After the electric car and the plug-in hybrid come the fuel cells, according to Patric Jannasch, Professor of Polymer Technology at Lund University. The technology, which was hyped in the late 1990s but has since been put on a backburner, is now close to commercialisation.
“Internationally, the car industry is investing heavily in fuel cells. This would not have happened if they didn’t believe in the technology”, says Patric Jannasch, who has taken part in a number of major EU projects on fuel cells.
Patric Jannasch’s doctoral student Shogo Takamuku worked as a fuel cell developer at Nissan in Japan for several years. He came to Lund nearly four years ago to benefit from Kemicentrum’s successful research on polymer membranes, a kind of plastic film that plays a key role in fuel cells. He describes the fuel cell as a further development of the technology in the electric car.
“With the electric car, car manufacturers learn to deal with electricity. It then becomes easier to take the next step to fuel cell technology”, says Shogo Takamuku.
A fuel cell car also runs on electric batteries. However, instead of energy coming from a rechargeable battery, the car is filled up with hydrogen gas. The exhaust pipe releases – water! The hydrogen gas first enters the fuel cell, which looks like a striped metal box the size of a suitcase. There the electrons are separated out and sent on to power the motor. The protons are dealt with by the polymer membrane. The plastic film, catalyst layer and gas distribution plates give the fuel cell its layered appearance.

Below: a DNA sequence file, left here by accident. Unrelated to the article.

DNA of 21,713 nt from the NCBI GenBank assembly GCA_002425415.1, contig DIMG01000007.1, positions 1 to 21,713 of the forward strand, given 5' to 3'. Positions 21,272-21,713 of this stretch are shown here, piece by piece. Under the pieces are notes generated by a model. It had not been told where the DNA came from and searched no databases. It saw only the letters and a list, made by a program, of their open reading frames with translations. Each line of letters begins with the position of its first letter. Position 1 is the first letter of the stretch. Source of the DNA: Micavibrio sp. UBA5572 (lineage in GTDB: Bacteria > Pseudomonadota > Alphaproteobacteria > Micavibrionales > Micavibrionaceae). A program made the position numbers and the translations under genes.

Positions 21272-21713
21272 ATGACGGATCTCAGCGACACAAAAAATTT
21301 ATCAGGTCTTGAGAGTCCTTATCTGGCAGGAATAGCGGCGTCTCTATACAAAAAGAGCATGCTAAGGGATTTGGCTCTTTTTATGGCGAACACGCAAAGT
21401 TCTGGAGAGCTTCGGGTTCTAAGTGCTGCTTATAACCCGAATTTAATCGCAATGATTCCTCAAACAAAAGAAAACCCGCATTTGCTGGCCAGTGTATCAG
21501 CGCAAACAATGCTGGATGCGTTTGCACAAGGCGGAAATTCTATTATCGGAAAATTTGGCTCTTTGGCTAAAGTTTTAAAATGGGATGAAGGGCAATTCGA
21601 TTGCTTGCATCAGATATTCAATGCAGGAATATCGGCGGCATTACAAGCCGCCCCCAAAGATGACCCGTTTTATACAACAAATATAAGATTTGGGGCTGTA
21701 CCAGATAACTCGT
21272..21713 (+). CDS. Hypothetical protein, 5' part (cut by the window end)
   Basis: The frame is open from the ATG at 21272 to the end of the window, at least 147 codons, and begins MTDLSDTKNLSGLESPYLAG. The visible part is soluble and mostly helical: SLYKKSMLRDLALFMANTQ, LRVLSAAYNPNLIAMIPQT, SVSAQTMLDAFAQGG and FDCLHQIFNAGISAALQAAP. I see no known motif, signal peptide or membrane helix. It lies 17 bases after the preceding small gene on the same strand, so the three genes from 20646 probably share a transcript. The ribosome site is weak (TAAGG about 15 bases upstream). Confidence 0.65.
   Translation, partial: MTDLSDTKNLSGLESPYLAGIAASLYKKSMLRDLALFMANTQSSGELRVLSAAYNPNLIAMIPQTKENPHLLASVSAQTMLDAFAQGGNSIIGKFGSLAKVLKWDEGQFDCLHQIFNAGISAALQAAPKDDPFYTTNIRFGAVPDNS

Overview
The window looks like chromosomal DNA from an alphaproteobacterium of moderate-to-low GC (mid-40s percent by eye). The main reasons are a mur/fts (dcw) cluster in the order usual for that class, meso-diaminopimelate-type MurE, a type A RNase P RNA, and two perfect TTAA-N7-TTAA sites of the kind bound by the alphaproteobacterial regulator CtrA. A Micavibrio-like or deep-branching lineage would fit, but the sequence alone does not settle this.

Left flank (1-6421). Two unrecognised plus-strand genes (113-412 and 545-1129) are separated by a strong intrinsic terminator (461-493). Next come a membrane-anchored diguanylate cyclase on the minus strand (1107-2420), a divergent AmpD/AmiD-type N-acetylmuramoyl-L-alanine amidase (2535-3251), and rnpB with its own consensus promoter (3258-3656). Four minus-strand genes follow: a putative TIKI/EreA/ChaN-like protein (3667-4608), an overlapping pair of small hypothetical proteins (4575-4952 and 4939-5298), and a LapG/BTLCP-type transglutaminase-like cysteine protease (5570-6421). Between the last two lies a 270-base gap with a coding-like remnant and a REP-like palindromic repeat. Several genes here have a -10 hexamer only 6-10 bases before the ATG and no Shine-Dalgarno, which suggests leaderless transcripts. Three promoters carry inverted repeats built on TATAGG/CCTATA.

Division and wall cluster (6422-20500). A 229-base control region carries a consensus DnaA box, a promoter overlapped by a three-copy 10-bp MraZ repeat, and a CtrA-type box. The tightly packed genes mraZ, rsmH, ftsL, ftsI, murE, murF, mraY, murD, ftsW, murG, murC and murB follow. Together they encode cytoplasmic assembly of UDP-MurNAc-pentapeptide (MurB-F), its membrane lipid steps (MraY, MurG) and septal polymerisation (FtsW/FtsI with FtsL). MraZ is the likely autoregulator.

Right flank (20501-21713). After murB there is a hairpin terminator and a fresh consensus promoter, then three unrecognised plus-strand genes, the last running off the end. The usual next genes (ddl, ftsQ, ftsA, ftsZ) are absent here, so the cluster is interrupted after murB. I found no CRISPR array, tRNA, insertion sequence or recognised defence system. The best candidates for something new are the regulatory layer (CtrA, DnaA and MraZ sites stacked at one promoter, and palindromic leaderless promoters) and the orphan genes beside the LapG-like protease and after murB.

Shogo Takamuku and Patric Jannasch have now found a new way to manufacture cheaper, more efficient and more environmentally friendly plastic film. This is welcome news, as production costs have long been the greatest obstacle to fuel cell technology.
“The polymer membrane can also be applied to filter sand from sea water.”
With the Lund researchers’ invention, the membrane’s raw material can be replaced with a cheaper alternative and the number of steps in the production process can be reduced from 12 to 4. In addition, the plastic film can withstand higher temperatures, which makes the entire fuel cell system more efficient and cheaper.
What researchers have come up with is the molecular design of a self-assembling polymer that makes the plastic more robust. The membrane can also be applied to other uses, such as to filter sand from sea water. An international patent is pending for the special molecular structure, and it is described in the thesis that Shogo Takamuku presented recently.
“At the moment we are in discussions with an international membrane company that wants to buy our invention”, says Patric Jannasch, explaining that car manufacturers do not produce the plastic film themselves, but rather purchase it from suppliers.
He thinks that Sweden should draw up a national plan for the development of the technology and invest in it.
“Important components in fuel cells are made of metal, and we have vast metal resources. In a smart electricity grid of the future, fuel cells can be run in reverse to convert excess energy from wind power, for example, into hydrogen gas that can be used when required”, he says.
On the other hand, he doesn’t believe that Sweden will necessarily be the country where fuel cell cars will principally be used.
“We have large amounts of forest, so we may be able to run cars on biogas or biodiesel. However, in Japan, Germany and other countries with less access to biomass, fuel cell technology is needed.”
Text: Kristina Lindgärde